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Automation and robotics in fresh horticulture produce packinghouse

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Purpose of review: With the fast development of automation and robotics technologies, their applications in horticulture are becoming feasible, yet there seems to be a gap between research and its implementation in this industry. This paper reviews the potential applications of these technologies in horticultural packinghouses, especially in three major steps of grading, sorting and packing. A conceptual design of the robot is proposed which might be used to replace the labours and current equipments.

Findings: Assembly lines emerged in horticultural packinghouses early in the 1900s, but little improvement has been made since then. Many studies were recently conducted to detect the produce's colour, defects, size, shape, volume and density, with new technologies such as machine vision, near-infrared radiation, X-ray, acoustic response, etc. Among them, 3-D machine vision is the most promising technique that can potentially be used in automation lines in the future.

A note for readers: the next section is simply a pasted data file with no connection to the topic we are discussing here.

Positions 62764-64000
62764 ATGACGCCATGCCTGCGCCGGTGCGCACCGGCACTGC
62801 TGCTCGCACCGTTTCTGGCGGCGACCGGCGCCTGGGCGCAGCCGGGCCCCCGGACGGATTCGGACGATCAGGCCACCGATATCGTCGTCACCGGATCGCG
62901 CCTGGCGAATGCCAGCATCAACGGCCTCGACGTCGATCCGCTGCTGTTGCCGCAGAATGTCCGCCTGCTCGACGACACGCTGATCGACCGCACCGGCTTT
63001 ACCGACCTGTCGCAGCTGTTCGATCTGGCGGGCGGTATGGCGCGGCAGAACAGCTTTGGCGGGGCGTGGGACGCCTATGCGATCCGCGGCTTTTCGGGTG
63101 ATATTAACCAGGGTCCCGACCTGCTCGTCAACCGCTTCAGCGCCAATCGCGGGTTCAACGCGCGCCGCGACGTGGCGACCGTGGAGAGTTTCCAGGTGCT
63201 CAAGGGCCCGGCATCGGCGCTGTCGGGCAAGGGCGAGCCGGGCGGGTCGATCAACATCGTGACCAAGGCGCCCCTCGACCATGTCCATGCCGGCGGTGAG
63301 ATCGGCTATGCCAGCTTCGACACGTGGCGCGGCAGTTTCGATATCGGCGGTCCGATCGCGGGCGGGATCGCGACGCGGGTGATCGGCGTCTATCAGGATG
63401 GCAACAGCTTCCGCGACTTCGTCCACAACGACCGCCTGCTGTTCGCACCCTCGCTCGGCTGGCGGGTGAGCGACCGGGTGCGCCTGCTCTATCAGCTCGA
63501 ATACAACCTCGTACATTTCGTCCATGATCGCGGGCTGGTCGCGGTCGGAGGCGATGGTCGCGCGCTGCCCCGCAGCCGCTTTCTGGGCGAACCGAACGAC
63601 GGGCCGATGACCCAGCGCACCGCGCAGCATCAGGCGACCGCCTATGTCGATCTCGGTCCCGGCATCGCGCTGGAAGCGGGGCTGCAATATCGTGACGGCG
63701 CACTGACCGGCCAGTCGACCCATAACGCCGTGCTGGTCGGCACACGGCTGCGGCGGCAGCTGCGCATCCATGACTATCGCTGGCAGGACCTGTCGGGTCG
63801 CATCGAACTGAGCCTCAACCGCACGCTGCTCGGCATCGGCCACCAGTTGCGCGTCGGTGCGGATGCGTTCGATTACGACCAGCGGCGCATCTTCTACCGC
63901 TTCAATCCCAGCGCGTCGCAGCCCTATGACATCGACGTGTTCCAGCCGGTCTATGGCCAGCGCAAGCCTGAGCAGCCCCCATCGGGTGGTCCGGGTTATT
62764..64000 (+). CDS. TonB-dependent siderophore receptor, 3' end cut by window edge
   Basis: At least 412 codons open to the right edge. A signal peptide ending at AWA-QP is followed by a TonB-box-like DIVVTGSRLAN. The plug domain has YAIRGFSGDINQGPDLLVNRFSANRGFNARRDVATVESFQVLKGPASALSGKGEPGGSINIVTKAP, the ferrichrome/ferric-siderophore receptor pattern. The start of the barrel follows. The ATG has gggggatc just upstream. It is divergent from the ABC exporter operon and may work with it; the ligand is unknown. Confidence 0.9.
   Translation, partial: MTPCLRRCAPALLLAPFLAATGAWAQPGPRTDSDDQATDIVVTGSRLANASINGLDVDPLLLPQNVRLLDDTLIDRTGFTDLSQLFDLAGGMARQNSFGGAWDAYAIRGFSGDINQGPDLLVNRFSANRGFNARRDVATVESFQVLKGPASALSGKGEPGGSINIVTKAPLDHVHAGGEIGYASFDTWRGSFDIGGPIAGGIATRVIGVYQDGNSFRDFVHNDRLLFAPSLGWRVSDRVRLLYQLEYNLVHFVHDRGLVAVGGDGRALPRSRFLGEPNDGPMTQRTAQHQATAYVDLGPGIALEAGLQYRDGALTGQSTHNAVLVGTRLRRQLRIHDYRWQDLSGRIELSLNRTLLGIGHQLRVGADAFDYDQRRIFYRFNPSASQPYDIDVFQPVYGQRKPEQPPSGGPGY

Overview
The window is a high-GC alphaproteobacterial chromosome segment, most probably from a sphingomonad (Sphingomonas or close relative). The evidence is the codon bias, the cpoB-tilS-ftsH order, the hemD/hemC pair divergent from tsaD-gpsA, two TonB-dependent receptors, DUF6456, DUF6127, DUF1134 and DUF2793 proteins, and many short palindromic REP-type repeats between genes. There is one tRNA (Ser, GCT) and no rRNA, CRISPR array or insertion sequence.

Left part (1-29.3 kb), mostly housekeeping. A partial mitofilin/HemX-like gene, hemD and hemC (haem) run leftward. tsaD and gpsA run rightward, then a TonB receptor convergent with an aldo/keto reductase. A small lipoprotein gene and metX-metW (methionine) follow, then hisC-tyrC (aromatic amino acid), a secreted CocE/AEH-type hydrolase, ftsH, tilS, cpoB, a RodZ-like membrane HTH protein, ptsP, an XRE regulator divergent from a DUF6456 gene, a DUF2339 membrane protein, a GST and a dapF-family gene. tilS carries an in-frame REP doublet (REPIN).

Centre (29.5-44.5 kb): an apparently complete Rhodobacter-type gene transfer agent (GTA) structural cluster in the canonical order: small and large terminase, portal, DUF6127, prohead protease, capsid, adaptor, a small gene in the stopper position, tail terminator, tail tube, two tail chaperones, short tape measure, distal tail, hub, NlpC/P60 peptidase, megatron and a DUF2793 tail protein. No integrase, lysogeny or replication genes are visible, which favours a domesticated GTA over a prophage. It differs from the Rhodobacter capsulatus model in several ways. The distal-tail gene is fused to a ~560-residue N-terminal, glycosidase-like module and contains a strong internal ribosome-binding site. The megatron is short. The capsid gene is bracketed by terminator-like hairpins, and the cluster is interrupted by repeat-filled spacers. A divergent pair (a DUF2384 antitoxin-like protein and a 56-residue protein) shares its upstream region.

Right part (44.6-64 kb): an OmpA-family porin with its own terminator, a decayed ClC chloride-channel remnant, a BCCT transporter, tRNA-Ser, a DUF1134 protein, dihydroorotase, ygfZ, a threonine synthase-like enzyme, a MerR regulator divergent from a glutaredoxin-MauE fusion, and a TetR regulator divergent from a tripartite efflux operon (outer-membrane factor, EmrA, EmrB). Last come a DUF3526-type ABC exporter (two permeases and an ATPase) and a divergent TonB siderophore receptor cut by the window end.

Limitations/implications: Unlike industrial products, horticultural produce are variable in size, shape, volume, density and orientation. This requires the automation and robotics to be modified to adapt to these variations. This may increase the production cost of these systems. Unconstructed and tough environment in a packinghouse also challenges the operation and safety of the machines. However, the simple machines and tools currently used in packinghouses have the advantage of low operation and maintenance cost which make them well accepted by users. Directions for future research: Future research may focus on transforming industrial automation and robotics systems into horticultural packinghouses, with adequate modification and adaption. Manufacturing of these systems in a large volume is encouraged to reduce individual cost. A universal robot for grading, sorting and packing may be a good research direction in the future.
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Document Type: Research Article

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